“Providing fresh produce to folks who, for whatever reason, can’t afford to purchase it is something we have been doing since we started,” she said.
Jenny Wehmeier, family living educator for UW-Extension’s Walworth County office, said her department has offered food preservation classes, including water bath canning, for about five years. This summer, it provided classes on preserving jams and jellies, pickling and making salsa. Classes on pressure cooking will be held this fall, and next spring a course on food dehydration is planned.
This time of year, produce that’s easily preserved includes tomatoes, apples, beans and vegetable blends, such as peppers, potatoes, sweet potatoes, onions and carrots, she said.
“What’s interesting is how many people are going back to the basics when it comes to food,” said Wehmeier, who makes her own jams, jellies, pickled peppers and salsa — with a little help from her sons, ages 9 and 4, who love to mash berries and stir the fruit while it’s cooking.
Preserving food is gaining in popularity as people think more about what they’re eating, Wehmeier believes. They like how preserving saves money and time. And even first-time canners don’t need to spend a bundle on equipment, she said.
“We encourage people to get canning jars, not re-use mayonnaise or other jars, but you don’t have to buy brand new top-of-the-line jars to get started,” she said. “You can reuse the jars and bands, but you cannot re-use the lids.”
Wehmeier said urban legends have evolved of pressure cookers exploding, spewing tomato sauce onto kitchen ceilings. Updated rules from the U.S. Department of Agriculture have made the process safer, she said. Cooks using older pressure cookers or water bath canners can bring their equipment in to the UW-Extension office in Elkhorn to be inspected. Additionally, staff members can answer questions on whether grandma’s old recipe needs to be updated for newer safety standards. Cooks also can check for more information online at www.foodsafety.wisc.edu.
Reedy said she’s seen more farmers market shoppers purchasing fruit to make jams.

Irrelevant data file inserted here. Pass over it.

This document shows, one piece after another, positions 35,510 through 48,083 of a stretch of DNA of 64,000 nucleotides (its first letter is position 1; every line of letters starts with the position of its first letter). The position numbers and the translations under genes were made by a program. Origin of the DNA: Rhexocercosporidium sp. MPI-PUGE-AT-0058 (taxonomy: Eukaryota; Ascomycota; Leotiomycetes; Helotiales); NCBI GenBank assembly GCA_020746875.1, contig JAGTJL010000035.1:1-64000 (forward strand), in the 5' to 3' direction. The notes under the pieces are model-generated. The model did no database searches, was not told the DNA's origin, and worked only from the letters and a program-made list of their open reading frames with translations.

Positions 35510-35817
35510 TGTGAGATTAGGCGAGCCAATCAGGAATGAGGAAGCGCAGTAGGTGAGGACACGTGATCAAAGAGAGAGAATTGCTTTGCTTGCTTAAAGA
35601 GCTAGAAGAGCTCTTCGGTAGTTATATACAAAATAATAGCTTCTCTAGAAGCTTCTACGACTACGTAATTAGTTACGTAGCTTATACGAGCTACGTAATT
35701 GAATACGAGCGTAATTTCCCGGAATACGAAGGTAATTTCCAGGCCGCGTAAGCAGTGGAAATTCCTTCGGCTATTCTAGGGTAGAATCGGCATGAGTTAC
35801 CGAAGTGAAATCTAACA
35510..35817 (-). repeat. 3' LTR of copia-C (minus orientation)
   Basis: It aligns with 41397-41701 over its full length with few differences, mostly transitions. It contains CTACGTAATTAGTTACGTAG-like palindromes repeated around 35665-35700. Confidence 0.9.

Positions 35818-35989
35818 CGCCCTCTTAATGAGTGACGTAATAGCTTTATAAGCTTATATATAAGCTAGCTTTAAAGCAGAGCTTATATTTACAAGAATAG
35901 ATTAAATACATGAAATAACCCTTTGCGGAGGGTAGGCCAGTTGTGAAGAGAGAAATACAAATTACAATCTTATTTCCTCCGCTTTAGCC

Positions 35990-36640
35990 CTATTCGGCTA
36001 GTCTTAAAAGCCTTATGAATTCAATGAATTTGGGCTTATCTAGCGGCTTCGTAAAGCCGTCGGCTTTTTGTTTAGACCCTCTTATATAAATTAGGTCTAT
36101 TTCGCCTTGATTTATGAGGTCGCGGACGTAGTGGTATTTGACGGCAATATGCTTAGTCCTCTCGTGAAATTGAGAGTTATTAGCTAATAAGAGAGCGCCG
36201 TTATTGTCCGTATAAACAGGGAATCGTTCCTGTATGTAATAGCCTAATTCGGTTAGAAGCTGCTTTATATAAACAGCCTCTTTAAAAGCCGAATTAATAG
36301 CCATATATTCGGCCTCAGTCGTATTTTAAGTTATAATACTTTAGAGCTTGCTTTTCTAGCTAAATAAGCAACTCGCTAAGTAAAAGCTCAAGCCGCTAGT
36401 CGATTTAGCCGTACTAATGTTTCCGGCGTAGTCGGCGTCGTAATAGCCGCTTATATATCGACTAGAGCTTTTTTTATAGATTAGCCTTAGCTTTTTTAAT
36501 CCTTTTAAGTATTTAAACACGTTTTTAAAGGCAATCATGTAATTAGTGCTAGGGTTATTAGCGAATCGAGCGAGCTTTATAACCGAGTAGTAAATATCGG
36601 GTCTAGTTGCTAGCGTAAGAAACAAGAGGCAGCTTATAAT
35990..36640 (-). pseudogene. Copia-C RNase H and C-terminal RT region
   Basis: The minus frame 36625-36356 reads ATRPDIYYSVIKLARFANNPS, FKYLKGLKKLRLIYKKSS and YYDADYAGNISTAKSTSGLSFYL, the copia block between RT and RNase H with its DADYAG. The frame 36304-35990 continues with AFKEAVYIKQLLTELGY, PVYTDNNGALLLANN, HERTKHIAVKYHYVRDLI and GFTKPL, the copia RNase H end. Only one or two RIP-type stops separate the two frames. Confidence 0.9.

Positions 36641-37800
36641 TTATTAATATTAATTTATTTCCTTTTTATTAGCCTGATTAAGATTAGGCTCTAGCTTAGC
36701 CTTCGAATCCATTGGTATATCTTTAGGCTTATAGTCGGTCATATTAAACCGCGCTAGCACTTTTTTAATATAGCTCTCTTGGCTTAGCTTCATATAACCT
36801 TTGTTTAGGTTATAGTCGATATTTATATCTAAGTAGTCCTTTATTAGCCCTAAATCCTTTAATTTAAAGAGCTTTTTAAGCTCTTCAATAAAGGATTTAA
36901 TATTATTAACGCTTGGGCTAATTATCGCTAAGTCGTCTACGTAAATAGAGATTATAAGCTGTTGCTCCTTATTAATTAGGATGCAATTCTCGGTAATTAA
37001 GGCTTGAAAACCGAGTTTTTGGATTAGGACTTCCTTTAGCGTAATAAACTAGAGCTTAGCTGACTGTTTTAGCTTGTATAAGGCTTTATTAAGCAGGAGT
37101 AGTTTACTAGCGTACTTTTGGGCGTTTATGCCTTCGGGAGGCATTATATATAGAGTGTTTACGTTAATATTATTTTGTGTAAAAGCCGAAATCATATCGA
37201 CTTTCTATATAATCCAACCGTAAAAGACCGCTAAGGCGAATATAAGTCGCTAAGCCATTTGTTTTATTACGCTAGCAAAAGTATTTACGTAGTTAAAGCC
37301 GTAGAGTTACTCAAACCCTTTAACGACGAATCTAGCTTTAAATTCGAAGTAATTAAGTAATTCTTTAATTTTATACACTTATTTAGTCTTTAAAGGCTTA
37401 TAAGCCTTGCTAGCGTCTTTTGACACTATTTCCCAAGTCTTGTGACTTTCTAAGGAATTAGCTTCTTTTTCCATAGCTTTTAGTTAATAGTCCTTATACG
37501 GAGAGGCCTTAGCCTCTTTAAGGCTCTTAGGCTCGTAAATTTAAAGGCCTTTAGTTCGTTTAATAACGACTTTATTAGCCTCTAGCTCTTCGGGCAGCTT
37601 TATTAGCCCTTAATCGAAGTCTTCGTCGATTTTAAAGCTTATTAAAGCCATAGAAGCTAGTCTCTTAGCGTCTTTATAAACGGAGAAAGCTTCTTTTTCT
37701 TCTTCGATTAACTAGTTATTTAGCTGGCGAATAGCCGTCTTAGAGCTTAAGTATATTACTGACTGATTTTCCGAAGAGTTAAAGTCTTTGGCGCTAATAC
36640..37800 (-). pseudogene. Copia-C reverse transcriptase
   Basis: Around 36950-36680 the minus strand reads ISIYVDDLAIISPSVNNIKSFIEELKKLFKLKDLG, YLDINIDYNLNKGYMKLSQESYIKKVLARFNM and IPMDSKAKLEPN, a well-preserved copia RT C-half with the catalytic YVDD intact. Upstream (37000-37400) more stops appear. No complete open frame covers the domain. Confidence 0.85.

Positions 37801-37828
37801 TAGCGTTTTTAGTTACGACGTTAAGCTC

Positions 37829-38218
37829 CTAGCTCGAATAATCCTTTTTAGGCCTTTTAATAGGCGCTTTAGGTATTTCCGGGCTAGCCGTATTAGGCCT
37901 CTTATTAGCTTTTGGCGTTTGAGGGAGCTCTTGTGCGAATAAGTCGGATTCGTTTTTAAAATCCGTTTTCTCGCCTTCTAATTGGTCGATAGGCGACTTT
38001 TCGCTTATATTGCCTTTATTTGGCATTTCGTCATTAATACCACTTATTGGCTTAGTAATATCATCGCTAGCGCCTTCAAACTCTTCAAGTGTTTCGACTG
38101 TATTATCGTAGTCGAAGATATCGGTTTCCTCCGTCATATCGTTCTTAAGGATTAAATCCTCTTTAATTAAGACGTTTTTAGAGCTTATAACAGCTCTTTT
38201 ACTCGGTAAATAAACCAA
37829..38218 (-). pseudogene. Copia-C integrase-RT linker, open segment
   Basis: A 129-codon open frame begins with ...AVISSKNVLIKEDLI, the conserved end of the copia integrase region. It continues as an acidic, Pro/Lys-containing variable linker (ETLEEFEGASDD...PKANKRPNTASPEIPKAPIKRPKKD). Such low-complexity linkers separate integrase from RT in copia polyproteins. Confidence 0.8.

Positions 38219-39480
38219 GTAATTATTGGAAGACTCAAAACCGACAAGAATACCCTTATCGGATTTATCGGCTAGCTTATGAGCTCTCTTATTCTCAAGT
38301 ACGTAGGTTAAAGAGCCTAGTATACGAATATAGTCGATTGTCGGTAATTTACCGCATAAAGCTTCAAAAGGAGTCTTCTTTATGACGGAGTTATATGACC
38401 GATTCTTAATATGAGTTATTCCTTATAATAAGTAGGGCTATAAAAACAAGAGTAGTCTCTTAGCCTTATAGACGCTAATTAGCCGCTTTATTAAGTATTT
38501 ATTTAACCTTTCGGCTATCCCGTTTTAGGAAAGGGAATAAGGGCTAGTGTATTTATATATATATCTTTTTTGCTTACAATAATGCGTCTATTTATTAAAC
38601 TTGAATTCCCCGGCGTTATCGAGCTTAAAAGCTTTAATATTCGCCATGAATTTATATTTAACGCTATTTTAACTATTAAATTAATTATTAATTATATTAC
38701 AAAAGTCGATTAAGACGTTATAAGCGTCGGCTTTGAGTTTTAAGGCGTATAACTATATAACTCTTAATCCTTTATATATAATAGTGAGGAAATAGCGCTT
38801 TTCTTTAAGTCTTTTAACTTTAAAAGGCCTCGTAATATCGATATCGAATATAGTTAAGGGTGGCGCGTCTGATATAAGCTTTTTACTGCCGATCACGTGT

“I think the preserving classes are generating an increased interest in home canning and preserving. People are more comfortable home preserving if they have taken a class and had some instruction and hands-on experience,” she said.
Here's a recipe for tomatillo green salsa from "Canning Salsa Safely" Wisconsin Safe Food Preservation Series by the University of Wisconsin-Extension:
5 cups tomatillos or green tomatoes, chopped
1-1/„2 cups long green chilies, peeled, seeded, and chopped (3 chilies)
1/„2 cup jalapeo peppers, seeded and finely chopped (2 peppers)
4 cups onions, chopped (2 medium)
1 cup bottled lemon juice
6 cloves garlic, minced
1 tbsp. ground cumin (optional)
2 tbsp. dried cilantro (optional)
1 tbsp. salt
1 tsp. red pepper
Yield: 5 pints
Jalapeno peppers do not need to be peeled. Chop tomatillos or green tomatoes.Combine all ingredients in a large saucepan and heat, stirring frequently, until mixture boils.
Reduce heat and simmer for 20 minutes, stirring occasionally. Ladle hot salsa into clean, hot pint jars, leaving 1-„2 inch headspace. Remove air bubbles and adjust headspace if needed. Wipe jar rims and cap with properly pre-treated lids. Process in a boiling water canner.
Process time in a boiling water canner for hot pack pint jars at the followingelevations:
0-1,000 feet 15 minutes
1,001-6,000 feet 20 minutes